The Defense Department plans to deploy new computer algorithms designed to extract objects of interest from moving or still imagery by the end of the year, DoD News reported Friday.
U.S. Marine Corps Col. Drew Cukor, head of the Algorithmic Warfare Cross-Function Team in DoD’s Office of the Undersecretary of Defense for Intelligence, said at an event hosted by Defense One that the new algorithms were developed as part of the Project Maven effort that seeks to help DoD analysts break down huge amounts of data.
“Eventually we hope that one analyst will be able to do twice as much work, potentially three times as much, as they’re doing now,” Cukor added.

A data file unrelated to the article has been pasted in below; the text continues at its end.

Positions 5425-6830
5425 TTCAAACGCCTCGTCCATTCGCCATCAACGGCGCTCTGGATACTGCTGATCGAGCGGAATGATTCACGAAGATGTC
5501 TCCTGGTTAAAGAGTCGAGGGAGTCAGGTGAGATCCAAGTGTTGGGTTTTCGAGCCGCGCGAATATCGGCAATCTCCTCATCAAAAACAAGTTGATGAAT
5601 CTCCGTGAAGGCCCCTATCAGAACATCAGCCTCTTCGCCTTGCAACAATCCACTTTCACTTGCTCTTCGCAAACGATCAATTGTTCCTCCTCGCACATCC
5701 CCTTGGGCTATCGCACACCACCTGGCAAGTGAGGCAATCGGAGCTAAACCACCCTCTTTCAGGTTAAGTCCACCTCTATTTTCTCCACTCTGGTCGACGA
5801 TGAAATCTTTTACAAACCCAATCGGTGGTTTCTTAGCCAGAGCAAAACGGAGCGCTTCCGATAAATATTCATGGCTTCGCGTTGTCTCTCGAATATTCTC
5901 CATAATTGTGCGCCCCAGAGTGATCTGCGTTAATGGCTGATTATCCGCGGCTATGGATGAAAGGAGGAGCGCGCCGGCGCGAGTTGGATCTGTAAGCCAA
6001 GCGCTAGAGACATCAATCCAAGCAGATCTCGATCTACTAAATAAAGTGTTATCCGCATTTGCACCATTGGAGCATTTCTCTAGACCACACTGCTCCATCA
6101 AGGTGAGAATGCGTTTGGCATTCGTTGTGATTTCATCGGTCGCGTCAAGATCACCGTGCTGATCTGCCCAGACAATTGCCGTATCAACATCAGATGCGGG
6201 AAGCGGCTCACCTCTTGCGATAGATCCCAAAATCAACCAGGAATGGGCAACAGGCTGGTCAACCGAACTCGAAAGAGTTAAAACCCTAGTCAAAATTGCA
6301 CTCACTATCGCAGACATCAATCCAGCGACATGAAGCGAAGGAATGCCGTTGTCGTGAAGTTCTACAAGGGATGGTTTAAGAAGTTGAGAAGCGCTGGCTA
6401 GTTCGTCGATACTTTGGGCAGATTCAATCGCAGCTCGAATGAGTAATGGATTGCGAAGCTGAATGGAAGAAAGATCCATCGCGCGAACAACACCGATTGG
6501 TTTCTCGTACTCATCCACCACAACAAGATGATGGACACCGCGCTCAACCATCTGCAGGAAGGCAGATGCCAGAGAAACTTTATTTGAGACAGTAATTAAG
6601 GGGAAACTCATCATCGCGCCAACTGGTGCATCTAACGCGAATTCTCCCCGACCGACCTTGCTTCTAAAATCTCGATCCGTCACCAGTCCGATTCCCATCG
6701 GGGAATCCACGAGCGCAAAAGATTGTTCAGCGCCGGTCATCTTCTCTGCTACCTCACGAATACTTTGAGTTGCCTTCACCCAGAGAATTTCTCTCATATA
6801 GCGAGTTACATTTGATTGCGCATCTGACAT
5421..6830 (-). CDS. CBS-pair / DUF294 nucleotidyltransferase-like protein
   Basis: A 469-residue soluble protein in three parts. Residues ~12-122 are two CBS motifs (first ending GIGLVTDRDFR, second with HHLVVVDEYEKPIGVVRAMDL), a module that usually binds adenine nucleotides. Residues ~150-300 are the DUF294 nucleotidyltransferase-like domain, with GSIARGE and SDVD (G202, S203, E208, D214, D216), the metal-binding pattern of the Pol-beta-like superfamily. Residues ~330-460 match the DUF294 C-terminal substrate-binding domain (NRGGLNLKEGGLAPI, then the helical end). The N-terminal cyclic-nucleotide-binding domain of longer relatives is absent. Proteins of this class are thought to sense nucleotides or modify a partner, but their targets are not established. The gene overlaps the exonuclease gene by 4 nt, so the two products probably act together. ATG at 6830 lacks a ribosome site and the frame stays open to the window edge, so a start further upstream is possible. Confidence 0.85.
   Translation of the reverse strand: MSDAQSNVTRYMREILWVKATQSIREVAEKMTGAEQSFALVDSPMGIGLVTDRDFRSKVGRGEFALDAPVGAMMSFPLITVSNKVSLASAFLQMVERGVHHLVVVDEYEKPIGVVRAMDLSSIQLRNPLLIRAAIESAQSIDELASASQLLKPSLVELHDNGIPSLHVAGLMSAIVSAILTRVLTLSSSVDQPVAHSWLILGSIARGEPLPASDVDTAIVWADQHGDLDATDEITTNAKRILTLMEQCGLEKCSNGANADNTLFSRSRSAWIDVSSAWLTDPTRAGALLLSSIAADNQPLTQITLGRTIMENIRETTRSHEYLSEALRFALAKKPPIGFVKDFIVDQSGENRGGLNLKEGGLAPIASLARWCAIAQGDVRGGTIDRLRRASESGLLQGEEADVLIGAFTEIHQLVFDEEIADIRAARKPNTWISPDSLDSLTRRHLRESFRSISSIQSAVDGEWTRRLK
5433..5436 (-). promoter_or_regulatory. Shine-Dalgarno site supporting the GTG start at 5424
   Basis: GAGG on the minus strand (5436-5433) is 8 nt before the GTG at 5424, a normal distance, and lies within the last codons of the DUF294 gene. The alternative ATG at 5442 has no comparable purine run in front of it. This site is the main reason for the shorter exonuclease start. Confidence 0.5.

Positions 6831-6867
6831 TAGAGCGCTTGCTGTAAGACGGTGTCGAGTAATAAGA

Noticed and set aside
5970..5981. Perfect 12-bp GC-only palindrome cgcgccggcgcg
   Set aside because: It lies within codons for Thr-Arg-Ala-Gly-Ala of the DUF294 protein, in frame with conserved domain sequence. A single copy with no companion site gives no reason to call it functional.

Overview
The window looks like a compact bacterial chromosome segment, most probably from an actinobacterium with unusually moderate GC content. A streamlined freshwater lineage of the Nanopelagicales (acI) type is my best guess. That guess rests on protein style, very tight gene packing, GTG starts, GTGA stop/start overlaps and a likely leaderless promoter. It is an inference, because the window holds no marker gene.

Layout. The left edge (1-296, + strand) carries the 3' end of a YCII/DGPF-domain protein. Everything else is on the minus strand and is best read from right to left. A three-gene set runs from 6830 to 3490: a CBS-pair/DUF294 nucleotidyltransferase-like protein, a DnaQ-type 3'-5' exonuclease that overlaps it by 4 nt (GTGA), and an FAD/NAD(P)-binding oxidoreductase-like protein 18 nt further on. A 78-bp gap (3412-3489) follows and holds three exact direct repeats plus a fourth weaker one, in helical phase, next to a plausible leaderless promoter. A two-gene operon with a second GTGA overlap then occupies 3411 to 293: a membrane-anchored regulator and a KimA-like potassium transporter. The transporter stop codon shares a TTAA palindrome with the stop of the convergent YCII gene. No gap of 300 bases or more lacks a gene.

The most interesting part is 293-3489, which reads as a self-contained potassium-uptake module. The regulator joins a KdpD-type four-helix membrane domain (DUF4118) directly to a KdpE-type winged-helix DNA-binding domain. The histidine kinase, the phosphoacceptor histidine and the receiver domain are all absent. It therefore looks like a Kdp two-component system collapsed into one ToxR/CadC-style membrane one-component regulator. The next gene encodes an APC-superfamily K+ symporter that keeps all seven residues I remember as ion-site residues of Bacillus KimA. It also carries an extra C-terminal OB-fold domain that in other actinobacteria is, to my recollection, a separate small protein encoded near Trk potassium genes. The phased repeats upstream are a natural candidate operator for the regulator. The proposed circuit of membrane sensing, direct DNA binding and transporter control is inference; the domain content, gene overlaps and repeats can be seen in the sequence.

Project Maven is focused on computer vision, a branch of machine and deep learning that involves the autonomous extraction of objects from videos and still imagery.
DoD will initially use computer vision on 38 types of objects that the department needs to detect to support missions, such as the fight against the Islamic State militant group, Cukor noted.
He added that DoD analysts and engineers will triage and label the department’s data over the next few months to prepare for machine learning.
DoD also looks to buy additional computational power technology such as graphic processing units designed to support training of machine-learning algorithms as well as launch a competitive procurement process for an algorithmic development contract.